Dear College Freshmen,
I won’t try to sugarcoat it. Your freshman year sucked.
It wasn’t at all what your older friends, the movies or even your parents told you it would be. It was… underwhelming, at best.
I know this because my oldest son is one of you. On a recent weekend visit home, he said that, so far, college feels like a weird continuation of high school. He didn’t say this next part out loud, but I got the distinct vibe that, on the inside, he and millions of other college freshmen are wondering, “Is this really all there is?”
College was supposed to be this amazing launch into a new, exciting, adventurous phase of life, right? Except yours wasn’t. It was more like being shoved into purgatory – a sterile, colorless waiting room minus the company of other human beings.
And it’s not just the freshman college experience you missed. A little over a year ago, you went from being carefree high school seniors enjoying your top-dog status to being stuck in your bedroom, finishing high school on a laptop instead of with the friends you’d known for years. You were supposed to be able to celebrate that milestone together. There were supposed to be proms, and state playoffs, and graduation ceremonies and parties, with hugs and trophies and sheet cake and visits from proud grandparents.
But it didn’t happen that way. And with the approach of the fall semester, it was clear that things wouldn’t magically get better in time for your freshman year at college. Many of you, including my son, didn’t get to move to college last fall because his school and many others went remote-only for the first semester. For those who did get to move to campus, they found it to be an eerily quiet place, with students tucked into dorm rooms taking online classes the same way they did during the last months of high school.
There haven’t been long group conversations over lunch at the cafeteria, punctuated with laughter. There haven’t been smiles from a cute co-ed because you haven’t even met the lower half of your classmates’ faces yet. One of my son’s few outings this semester has been to get a biweekly Covid test required by the college. Nothing says “fun freshman year” like getting a swab shoved up to the northern hemisphere of your nostril, right?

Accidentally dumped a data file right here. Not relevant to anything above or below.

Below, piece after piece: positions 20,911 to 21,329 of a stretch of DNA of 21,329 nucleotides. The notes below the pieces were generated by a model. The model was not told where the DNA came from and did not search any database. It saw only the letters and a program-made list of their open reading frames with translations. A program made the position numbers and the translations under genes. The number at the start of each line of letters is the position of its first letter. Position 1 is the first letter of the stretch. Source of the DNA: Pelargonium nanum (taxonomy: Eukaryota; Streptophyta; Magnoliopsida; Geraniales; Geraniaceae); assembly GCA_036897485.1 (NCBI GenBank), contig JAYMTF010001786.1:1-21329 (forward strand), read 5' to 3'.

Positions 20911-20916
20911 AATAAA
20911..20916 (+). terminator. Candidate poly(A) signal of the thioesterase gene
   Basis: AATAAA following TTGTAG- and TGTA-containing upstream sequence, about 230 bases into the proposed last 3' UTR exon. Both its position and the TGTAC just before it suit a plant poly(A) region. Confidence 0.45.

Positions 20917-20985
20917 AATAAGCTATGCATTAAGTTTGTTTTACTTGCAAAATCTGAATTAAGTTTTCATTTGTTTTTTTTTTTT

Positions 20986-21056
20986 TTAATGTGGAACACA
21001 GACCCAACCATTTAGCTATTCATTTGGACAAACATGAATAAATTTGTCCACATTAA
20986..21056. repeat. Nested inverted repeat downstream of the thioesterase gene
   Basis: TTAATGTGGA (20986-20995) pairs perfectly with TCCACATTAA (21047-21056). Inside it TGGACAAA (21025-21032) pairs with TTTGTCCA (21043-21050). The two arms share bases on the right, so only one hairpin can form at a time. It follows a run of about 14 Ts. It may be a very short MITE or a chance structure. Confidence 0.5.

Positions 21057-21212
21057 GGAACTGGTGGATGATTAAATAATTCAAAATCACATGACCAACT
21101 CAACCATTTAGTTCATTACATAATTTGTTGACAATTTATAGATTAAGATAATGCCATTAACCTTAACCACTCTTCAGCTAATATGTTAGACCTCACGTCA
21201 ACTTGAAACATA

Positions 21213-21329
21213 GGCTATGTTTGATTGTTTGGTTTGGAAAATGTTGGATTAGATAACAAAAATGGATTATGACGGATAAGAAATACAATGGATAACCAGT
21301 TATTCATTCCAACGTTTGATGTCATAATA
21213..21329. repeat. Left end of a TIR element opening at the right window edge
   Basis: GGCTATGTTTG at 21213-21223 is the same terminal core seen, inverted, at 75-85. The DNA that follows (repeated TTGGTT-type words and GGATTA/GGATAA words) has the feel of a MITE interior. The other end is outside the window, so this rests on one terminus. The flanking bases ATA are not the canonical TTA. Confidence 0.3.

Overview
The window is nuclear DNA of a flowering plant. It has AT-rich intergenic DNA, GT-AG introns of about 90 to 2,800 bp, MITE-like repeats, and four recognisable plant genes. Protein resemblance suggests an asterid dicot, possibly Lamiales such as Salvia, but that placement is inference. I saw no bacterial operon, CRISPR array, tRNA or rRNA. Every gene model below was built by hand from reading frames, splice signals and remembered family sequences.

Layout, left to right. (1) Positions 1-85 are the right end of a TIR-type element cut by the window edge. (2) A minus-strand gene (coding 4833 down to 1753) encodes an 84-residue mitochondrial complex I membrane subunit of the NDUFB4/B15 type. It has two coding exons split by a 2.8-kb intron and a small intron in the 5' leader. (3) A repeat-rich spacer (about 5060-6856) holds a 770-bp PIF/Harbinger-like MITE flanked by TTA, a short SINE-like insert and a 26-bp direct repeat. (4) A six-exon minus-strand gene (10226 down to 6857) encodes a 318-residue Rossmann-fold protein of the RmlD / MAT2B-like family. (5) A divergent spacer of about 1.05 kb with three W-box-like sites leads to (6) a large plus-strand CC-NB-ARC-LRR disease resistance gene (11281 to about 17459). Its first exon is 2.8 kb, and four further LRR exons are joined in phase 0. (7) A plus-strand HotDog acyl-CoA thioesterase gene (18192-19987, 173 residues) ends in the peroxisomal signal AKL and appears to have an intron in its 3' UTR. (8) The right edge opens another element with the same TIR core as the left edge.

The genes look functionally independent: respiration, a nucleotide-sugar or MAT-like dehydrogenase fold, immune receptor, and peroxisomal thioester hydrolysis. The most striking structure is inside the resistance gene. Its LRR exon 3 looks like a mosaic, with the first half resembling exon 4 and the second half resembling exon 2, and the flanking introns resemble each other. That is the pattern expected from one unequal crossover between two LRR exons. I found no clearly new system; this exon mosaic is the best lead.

But there’s good news. Vaccinations are finally available. Many of you have had your first dose and are waiting on the second one. By next fall, campus life will look different than it does now, I promise. No more tiptoeing around in your socially distanced bubbles, trying not to get sick or accidentally get your parents or grandparents sick with a potentially fatal disease. I hate it that your freshman class has had to carry that burden of worry. Normally, the biggest concern college freshman have is what to order from Taco Bell at 2 a.m. when you and your friends need food to get through an all-nighter of studying before finals.
But in the fall, you’ll feel like you can finally breathe – both literally and figuratively. And I hope your college administrators will create events to help the forgotten freshmen recover from the social isolation and disappointment you’ve felt. I hope you get a do-over on those freshman mixers and traditions.
These past 12 months, you’ve learned self-reliance and the importance of perseverance through incredibly difficult circumstances. Next fall, I hope you learn the joy of campus life the way it’s intended to be.
I hope there will be new friendships and crazy stories and a big dose of the relaxed freedom you’ve been missing for so long. You deserve it. Hang in there, Class of 2024. It’s going to get so much better than this.
Gwen Rockwood is a mom to three great kids, wife to one cool guy, a newspaper columnist and co-owner of nwaMotherlode.com. Her book is available on Amazon.